Source: Background map from Google Earth.
Ports are significant consumers of land involving terminal operations and port-centric logistics activities, which are generating large volumes of cargo flows and the need to store this cargo temporarily. The port of Tianjin is the third-largest in the world in terms of tonnage and the 10th largest in terms of container volumes. It is a massive industrial and petrochemical complex accounting for about 40% of all Chinese vehicle imports and exports.
On August 12, 2015, two subsequent explosions at the Ruihai Logistics facilities dedicated to storing and handling hazardous materials took place. The outcome of the blasts was the complete destruction of adjacent facilities and their stored cargo (mostly container yards and automotive storage facilities that involved close to 10,000 destroyed or damaged vehicles). Significant damage within a radius of 1 km (or more) also took place depending on how the infrastructure was positioned in relation to the explosions (such as blasted windows and damaged roofs on more than 17,000 housing units). A rail transit station on the other side of an adjacent major highway was also severely damaged, and the transit line it serviced was closed. More than one hundred people were killed by the blast, including firefighters that were on site trying to extinguish the fires. The port terminals were not damaged by the explosions, which took place in an area dominated by logistical activities (particularly empty container depots) as well as automotive storage. Port activities were shut down for a day but resumed afterward, with the movement of chemical cargoes was severely restricted.
The industrial incident triggered serious concerns because of large amounts of sodium cyanide being stored on-site at the time of the explosion, which involved the risk of contamination and permanent evacuation for nearby residential areas. Several compounding factors have exacerbated the severity of the incident to the level of a transportation disaster.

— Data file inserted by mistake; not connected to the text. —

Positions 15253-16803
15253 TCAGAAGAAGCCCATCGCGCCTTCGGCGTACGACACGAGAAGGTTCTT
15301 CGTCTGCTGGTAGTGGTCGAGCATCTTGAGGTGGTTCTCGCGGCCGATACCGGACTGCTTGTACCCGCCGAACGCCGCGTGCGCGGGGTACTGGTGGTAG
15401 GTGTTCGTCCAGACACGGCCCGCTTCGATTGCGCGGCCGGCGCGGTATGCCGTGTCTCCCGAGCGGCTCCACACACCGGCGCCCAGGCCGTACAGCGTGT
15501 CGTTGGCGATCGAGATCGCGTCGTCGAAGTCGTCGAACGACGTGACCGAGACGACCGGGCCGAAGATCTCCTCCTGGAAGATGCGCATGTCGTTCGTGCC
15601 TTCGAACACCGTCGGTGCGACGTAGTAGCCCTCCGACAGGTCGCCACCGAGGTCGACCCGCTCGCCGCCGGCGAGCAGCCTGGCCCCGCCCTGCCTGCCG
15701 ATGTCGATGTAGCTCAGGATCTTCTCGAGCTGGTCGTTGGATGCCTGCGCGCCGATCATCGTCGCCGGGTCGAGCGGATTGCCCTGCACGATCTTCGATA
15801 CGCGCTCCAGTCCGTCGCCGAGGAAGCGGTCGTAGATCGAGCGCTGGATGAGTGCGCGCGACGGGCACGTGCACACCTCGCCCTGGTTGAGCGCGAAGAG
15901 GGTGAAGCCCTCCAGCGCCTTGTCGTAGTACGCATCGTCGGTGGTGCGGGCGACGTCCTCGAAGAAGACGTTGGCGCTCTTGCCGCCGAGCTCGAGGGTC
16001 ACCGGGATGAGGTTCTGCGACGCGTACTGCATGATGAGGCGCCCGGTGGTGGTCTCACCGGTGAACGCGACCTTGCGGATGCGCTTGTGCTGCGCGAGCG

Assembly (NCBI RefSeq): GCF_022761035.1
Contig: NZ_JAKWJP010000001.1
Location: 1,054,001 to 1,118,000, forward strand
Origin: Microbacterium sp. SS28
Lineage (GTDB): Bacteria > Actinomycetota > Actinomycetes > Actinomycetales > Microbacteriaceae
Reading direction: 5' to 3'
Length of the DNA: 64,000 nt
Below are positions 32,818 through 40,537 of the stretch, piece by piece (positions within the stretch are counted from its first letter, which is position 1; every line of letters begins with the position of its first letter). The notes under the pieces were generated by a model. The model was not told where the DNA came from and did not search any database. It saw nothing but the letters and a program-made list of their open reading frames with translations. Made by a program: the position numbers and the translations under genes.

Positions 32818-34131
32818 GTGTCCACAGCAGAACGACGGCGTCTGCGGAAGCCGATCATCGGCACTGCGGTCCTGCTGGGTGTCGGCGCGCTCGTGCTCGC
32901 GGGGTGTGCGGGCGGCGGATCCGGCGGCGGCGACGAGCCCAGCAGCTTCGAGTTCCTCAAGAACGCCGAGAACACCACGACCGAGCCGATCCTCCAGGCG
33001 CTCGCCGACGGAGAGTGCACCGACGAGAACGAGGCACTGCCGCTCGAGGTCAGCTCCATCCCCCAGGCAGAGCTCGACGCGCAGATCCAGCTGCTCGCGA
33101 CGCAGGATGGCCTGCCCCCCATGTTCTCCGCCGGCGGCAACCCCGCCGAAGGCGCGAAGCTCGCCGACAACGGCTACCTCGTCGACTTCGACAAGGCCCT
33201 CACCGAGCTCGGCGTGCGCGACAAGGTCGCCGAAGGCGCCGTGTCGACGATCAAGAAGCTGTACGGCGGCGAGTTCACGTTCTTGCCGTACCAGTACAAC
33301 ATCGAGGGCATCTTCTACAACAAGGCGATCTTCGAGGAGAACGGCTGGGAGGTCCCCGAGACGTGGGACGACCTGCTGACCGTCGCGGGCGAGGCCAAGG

- Improper handling of the cargo before and during the incident. The cause of the fire that triggered the explosion is the outcome of a failure in properly handling hazardous materials. The situation was exacerbated by firefighters not well informed about the chemicals stored on site.
- Lack of knowledge by the authorities of the nature and quantity of the hazardous materials being stored on site. The land where the hazardous materials were stored is leased from the port authority of Tianjin and subject to standard regulations and reporting related to industrial land use. However, Ruihai Logistics did not fully comply with such regulations, which in turn were not fully enforced by local authorities. There were substantially more hazardous materials stored on-site than reported. The port oversees thousands of tenants operating very different activities and the fast growth of the port of Tianjin in recent years (as well as for Chinese ports) has made port management increasingly complex. Further, a slowdown of the Chinese economy, particularly in the mining sector, incited higher inventory levels of several chemicals on-site due to an unexpected decline in the demand.
- Incompatible land uses in the port area. Under normal circumstances, residential areas and freight intensive activities are not compatible and should not be located in proximity. As the above map illustrates, there are significant residential areas in close proximity to the hazardous materials site. This proximity conflicts with Chinese environmental law that states that hazardous materials facilities must be at least 3,200 feet (975 meters) from residential areas. The site was approved for handling hazardous materials only a few months before the explosion, implying that it has been operating informally beforehand.
The economic consequences of this industrial accident were limited. The port’s major infrastructures were unaffected, and the area where the disaster took place was dominantly devoted to container storage, stuffing, and de-stuffing as well as automotive storage. These activities can be relocated relatively easily and are not particularly capital intensive (their major inputs are space and labor). Still, the port temporarily lost a share of its logistical capabilities of its port-centric logistics zones.
More complex is the outcome on neighboring residential and commercial activities (including a civic center and a major sports stadium). The industrial accident underlines the complexity of port and logistical operations and the risk related to the storage of hazardous materials in such a setting.